I have a set of vectors $\{V_i\}$ in $n$-dimensional space. There is a number corresponded to each vector $\alpha_i = f(V_i)$ ($\alpha_i$ can be negative). I want to find a hyperplane which would maximize the difference between sums of $\alpha_i$ on the different sides of the space, divided by plane.

What is the best way to do this?

  • $\begingroup$ What if you fit a line? It would have low value where f is low, and high value where f is high. It would for a normal to the hyperplane of best separation. The search along that line would then be simpler than a search in the space. The domain is n-dimensional, but the range is 1d. $\endgroup$ – EngrStudent Jul 13 '14 at 4:01
  • $\begingroup$ Perhaps I am missing a key point. If you put your plane far away from the points, with all points on one side and no points on the other, then you could create an unbounded difference. Or do you also require that |V|/2 points are on one side and |V|/2 points are on the other? Which is certainly the more interesting problem. $\endgroup$ – Peter Leopold Feb 17 '19 at 16:14
  • $\begingroup$ Numbers can be negative so your suggestion isn't correct. $\endgroup$ – alex_io Feb 17 '19 at 18:07
  • $\begingroup$ Do you have any information about $f$? Is continuous? Linear? $\endgroup$ – DanielTheRocketMan Feb 19 '20 at 10:50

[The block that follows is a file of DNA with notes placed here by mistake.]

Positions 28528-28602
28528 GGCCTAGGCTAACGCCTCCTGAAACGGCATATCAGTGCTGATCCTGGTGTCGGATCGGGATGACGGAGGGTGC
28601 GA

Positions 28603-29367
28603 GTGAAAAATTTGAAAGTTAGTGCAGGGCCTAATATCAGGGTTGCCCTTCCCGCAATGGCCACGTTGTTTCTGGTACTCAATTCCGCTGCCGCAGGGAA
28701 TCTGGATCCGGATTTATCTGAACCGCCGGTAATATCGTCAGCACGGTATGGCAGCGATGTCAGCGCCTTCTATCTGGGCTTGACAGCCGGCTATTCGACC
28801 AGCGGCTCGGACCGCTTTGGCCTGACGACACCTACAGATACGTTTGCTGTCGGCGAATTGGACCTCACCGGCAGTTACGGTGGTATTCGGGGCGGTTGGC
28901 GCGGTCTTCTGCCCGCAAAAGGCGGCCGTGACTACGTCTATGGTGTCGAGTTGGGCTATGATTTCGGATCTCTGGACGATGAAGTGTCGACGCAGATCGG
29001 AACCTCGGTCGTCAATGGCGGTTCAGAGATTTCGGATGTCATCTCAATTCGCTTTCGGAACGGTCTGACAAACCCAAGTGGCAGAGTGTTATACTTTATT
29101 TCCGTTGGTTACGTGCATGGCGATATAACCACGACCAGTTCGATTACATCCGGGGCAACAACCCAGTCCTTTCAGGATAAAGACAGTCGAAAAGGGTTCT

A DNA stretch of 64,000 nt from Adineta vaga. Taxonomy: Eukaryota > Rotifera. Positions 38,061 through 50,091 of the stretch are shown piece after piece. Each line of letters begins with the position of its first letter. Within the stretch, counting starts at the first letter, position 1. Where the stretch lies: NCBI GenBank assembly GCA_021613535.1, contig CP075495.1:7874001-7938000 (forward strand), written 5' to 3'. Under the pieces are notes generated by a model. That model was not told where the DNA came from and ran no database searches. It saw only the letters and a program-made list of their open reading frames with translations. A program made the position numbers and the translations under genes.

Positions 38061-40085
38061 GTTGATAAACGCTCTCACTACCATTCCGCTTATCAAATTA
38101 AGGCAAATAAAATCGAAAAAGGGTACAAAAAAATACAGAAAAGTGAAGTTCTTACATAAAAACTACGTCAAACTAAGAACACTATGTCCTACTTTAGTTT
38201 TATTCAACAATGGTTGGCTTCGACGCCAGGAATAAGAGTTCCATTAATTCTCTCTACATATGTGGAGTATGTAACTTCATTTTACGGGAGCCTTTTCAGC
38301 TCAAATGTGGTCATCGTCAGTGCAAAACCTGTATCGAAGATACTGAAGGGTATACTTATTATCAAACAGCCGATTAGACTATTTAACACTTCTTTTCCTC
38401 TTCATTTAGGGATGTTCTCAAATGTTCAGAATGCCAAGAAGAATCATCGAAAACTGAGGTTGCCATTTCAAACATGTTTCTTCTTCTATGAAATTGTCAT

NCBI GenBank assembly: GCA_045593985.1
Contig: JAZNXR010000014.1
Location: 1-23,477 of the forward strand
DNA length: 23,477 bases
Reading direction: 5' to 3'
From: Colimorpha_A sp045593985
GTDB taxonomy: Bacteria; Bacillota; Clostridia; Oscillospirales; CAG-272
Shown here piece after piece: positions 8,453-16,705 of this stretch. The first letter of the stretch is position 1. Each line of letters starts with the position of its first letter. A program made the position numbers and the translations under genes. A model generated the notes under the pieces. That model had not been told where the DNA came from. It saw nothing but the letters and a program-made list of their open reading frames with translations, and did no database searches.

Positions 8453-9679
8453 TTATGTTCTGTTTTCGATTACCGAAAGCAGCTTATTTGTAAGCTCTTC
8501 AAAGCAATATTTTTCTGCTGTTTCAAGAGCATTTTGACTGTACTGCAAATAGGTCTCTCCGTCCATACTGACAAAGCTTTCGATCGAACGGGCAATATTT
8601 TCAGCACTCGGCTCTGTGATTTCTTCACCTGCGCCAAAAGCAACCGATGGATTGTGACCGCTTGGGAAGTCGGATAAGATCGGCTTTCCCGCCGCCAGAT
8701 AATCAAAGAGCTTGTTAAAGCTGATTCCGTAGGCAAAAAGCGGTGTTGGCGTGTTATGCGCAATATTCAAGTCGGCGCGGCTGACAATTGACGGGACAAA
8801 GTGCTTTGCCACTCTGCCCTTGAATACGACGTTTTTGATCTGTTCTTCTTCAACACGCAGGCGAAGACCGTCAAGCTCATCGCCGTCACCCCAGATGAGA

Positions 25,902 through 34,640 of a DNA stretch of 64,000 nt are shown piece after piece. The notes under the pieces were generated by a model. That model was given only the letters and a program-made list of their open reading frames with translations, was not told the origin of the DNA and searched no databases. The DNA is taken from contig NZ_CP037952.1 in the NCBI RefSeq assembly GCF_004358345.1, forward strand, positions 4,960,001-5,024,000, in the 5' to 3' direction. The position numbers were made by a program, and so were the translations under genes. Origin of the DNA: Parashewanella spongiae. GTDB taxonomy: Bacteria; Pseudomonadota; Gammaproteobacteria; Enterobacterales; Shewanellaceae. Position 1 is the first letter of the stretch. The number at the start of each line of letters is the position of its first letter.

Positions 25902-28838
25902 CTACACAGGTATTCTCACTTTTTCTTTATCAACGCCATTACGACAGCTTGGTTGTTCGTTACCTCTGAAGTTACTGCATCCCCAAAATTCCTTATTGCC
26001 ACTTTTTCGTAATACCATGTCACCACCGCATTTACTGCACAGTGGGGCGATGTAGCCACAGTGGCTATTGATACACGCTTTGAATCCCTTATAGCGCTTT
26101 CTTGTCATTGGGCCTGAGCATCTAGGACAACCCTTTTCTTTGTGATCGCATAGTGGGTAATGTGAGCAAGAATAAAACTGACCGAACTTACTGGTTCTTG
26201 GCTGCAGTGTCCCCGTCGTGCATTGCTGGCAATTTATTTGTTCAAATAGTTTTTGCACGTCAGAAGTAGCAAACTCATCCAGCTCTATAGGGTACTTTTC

• $\begingroup$ $f$ is continuous but not linear. $\endgroup$ – alex_io Feb 19 '20 at 12:44

This looks like a NP hard problem. If no addtional info about alpha, n and Vi are available, I would try to use simulated annealing to find a good enough solution.

  • $\begingroup$ Maybe not! A hyperplane is not able to separate any set of points. So there is a clear constraint to the problem. It is well known that if N is larger or equal to 3 a hyperplane is not able to separate all sets of points. For instance suppose that points 1, 2 and 3 are colineares. A straight line is not able to form a set of points composed by points 1 and 3 that does not have point 2. $\endgroup$ – DanielTheRocketMan Feb 15 '20 at 15:08

Your Answer

By clicking “Post Your Answer”, you agree to our terms of service, privacy policy and cookie policy

Not the answer you're looking for? Browse other questions tagged or ask your own question.